But I also think that Persian has been systematically slighted in favor of Pashto in English-language accounts of Afghanistan. Today’s post explores this issue to some extant, and the next GeoCurrents post will do the same. The government of Afghanistan also seems to slight Persian, insisting, for example, that it be called “Dari” rather than Farsi. 

      • http://www.pereltsvaig.com Asya Pereltsvaig

        I agree that figures from various sources differ so much that neither is probably completely reliable. The issue of bilingualism indeed only complicates matters further because sources tend to omit whether figures are for native speakers, mother-tongue speakers, fluent speakers etc. In Afghanistan, the issue of mother-tongue (vs. father-tongue) may not be that prominent (is there a lot of intermarriage between Persian- and Pashto-speaking groups?), but in other places it might be more of an issue.

        As for calling Uzbek (in Afghanistan) a “Turkish” rather than “Turkic” language, it’s a common enough (if unfortunate) mistake. Maybe even a typo for some people, one that a spell-checker wouldn’t catch… In fact, in your “The Myth of Continents” (p. 13) you refer to the Uyghur-speaking northwestern quadrant of China as “Turkish-speaking”…

        • Coskunr

          The word “Turkic” is invented as a “political apparatus”. Historically all Turkestani and Turani languages are simply Turkish… Political naming of languages does not make any differences in linguistics terms.

          • http://www.pereltsvaig.com Asya Pereltsvaig

            I would say that calling anything but Turkish itself “Turkish” rather than “Turkic” is “political naming”. It’s about as sensible as calling all Germanic languages German. As a much more reasonable taxonomy, in my opinion, is having a separate label for each distinct (and not mutually comprehensible) language, and a separate label for the group as a whole, the latter being “Turkic” and not “Turkish”. That, say, Uzbek and Turkish are indeed distinct languages, with different grammatical structures, can be seen, for example, from the fact that Turkish but not Uzbek feature vowel harmony.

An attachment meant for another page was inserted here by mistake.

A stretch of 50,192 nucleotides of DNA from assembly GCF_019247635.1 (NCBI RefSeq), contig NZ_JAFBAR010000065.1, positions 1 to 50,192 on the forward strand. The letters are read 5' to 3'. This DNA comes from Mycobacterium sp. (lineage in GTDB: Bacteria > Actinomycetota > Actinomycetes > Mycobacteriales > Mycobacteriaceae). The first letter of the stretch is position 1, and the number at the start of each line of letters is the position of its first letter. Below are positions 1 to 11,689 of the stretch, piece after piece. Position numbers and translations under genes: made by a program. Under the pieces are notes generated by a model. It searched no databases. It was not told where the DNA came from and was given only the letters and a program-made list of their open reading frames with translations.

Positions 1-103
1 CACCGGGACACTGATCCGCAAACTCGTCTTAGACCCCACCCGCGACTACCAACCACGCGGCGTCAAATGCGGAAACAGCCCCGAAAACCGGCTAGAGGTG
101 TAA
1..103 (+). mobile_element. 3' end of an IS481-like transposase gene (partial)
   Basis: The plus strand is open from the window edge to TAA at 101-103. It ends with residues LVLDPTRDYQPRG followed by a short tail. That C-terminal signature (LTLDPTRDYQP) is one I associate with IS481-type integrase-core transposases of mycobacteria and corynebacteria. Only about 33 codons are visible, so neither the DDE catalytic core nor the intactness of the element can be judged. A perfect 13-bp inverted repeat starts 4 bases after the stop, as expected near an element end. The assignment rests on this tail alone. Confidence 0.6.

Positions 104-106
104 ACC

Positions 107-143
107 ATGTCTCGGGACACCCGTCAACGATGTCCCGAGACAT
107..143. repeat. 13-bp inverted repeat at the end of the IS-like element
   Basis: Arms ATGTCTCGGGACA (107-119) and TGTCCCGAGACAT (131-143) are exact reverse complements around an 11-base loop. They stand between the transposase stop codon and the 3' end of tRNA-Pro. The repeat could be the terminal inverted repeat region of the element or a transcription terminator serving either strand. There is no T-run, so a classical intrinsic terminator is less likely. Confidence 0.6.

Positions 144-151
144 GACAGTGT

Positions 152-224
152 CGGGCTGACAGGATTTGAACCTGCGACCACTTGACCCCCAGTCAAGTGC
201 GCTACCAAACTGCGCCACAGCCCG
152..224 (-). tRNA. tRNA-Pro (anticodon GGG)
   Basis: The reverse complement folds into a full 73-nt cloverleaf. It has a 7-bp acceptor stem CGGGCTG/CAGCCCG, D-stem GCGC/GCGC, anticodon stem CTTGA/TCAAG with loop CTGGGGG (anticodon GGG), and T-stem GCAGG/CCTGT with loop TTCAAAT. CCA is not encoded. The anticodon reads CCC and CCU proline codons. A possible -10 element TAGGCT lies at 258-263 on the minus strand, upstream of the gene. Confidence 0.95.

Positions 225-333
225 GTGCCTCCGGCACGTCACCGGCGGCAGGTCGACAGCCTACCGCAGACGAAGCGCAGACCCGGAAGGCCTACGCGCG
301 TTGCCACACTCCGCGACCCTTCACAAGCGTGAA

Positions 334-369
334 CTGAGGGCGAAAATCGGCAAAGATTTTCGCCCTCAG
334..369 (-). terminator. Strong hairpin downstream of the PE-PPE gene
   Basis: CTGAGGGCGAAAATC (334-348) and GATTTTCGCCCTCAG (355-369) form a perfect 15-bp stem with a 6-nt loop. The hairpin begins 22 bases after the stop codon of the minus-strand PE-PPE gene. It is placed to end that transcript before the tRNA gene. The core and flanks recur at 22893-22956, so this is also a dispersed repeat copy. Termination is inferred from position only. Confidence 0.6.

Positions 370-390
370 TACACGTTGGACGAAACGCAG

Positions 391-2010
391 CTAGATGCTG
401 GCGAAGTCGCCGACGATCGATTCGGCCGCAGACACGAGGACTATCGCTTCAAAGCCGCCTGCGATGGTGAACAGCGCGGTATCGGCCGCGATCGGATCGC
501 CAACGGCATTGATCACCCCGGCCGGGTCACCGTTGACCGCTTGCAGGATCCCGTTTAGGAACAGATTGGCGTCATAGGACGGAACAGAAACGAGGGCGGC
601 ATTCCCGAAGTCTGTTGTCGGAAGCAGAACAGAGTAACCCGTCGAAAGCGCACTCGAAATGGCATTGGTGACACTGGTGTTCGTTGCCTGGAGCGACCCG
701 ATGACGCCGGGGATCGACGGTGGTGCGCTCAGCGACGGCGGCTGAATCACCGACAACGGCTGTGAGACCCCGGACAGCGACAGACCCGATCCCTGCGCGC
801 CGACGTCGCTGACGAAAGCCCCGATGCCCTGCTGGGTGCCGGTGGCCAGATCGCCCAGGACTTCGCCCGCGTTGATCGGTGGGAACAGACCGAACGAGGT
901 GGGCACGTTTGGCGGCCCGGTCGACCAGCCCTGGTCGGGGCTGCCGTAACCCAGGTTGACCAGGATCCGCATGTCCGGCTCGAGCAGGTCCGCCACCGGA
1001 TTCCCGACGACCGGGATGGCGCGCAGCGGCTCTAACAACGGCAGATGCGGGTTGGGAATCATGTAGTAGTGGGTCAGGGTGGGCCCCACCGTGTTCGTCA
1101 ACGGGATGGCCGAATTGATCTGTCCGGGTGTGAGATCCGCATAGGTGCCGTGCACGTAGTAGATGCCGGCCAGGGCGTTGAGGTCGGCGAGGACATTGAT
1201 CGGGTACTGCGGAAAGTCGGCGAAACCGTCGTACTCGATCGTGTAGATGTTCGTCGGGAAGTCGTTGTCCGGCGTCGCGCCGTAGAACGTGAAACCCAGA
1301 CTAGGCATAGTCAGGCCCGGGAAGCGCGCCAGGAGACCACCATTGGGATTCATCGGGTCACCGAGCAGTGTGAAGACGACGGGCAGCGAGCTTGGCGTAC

• Anonymous

        Martin – should the word “Persian” be used in this context, I thought that the only people who’ve used the label ‘Persia” are the ancient Greeks and their cultural descendants, and even with them it’s fallen out of favour. 

        Would Aryan be a better label to capture Dari, Farsi, Luri as a dialect group

        • http://www.pereltsvaig.com Asya Pereltsvaig

          Actually, the label “Aryan” (or “Indo-Aryan”) is typically used for the Indic branch of the Indo-Iranian family/grouping of languages. So using “Aryan” for Iranian languages like Dari, Farsi, Luri etc. would not be appropriate. Moreover, in (historical) linguistics the term “Persian” is used in connection with the older stages of the Farsi/Dari/etc., as in “Old Persian” (not “Old Farsi”). So Martin’s use of “Persian” here is fully correct.

          • Anonymous

            Asya, I raised the topic because I’ve been frowned at and chastised by Iranians when I’ve used “Persian” in the context of art and/or culture, as in “you’re being an arrogant Orientalist, again..”

            I just peeked ahead to Martin’s “The Dream…Greater Iran” post and spotted “Parsa”, I might try that next time ;)

            As always thanks for the feedback, really appreciated

          • http://www.pereltsvaig.com Asya Pereltsvaig

            Phil_Daniels: You may be right that the term “Persian” has a different connotation in linguistics vs. art/cultural studies. But since we are talking about languages/dialects here…

          • KhorasanZendeBad

            “Dari”, “Tajiki” and “Farsi”(western Persian) are just accents of Persian Language like British English and American English.

            Luri is a Persian Dialect since Old Persian split into, Parsi (Persian) and Lori.

            PS: Aryan can be used for two groups:

            1. Iranic people (kurds, Persians, Pashtuns, Baluch etc)

            2. Indic people (Punjabis, Sindhi, Hindi, Gujarati etc)

          • http://www.pereltsvaig.com Asya Pereltsvaig

            I am afraid your use of the terms “dialect” and “accent” is different from how most people use them, at least in the technical sense. “Accents” typically refers to varieties only different in vocabulary and pronunciation, so British and American English would not count as “accents” but as “dialects”: there are grammatical differences between them. Similarly, Luri is not mutually comprehensible with Persian so it is considered a distinct language. But languages can well descend from the same ancestor, as for example is the case for French, Italian, Spanish—all descendants of Latin.